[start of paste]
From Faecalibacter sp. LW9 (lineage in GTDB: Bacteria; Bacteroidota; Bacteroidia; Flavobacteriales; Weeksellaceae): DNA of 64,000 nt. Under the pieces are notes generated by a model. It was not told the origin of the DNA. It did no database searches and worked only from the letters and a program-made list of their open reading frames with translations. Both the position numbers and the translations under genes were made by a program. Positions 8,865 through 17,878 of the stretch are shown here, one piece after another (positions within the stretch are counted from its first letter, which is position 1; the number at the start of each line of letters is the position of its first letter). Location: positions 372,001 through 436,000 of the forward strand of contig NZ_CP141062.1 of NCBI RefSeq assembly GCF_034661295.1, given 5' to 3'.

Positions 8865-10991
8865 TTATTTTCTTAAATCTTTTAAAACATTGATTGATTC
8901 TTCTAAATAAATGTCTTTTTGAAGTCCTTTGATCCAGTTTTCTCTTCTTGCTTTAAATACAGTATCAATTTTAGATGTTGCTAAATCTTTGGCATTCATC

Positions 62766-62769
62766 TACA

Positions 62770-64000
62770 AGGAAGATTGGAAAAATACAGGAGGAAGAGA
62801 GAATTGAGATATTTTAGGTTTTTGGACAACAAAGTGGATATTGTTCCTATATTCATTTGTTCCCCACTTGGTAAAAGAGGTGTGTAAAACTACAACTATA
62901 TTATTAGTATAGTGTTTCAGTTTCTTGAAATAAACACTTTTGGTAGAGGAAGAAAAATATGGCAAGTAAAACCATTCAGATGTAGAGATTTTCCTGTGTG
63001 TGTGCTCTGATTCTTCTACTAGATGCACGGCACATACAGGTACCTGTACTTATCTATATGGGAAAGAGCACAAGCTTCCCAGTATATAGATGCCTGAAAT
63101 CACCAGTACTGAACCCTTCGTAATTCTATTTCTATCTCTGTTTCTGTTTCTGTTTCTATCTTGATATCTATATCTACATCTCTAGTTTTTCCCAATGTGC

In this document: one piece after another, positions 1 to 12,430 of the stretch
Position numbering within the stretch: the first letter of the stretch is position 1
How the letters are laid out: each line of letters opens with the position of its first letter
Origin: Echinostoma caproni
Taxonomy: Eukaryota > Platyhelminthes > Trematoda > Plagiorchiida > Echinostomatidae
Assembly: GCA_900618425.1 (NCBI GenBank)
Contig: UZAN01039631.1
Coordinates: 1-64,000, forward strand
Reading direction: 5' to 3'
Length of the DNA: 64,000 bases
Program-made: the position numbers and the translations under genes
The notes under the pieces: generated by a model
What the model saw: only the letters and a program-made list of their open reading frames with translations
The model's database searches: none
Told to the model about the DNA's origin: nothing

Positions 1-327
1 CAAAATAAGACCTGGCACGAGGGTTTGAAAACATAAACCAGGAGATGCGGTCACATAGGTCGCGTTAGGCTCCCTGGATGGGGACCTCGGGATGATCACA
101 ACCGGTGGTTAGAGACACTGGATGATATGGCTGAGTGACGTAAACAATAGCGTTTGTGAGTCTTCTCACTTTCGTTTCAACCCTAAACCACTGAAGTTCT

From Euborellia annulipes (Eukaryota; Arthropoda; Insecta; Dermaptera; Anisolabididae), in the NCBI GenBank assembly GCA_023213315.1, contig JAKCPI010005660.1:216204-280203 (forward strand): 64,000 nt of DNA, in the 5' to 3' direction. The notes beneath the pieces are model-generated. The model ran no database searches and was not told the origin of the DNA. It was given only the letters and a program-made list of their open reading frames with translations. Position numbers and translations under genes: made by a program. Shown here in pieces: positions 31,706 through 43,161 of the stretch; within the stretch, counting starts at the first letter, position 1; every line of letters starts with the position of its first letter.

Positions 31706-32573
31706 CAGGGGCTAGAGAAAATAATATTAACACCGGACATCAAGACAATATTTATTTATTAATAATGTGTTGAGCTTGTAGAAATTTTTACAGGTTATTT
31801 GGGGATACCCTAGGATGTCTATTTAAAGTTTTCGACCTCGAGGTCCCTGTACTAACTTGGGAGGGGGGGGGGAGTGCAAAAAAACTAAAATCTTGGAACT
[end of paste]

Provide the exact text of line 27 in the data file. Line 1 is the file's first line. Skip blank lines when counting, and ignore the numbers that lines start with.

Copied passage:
Told to the model about the DNA's origin: nothing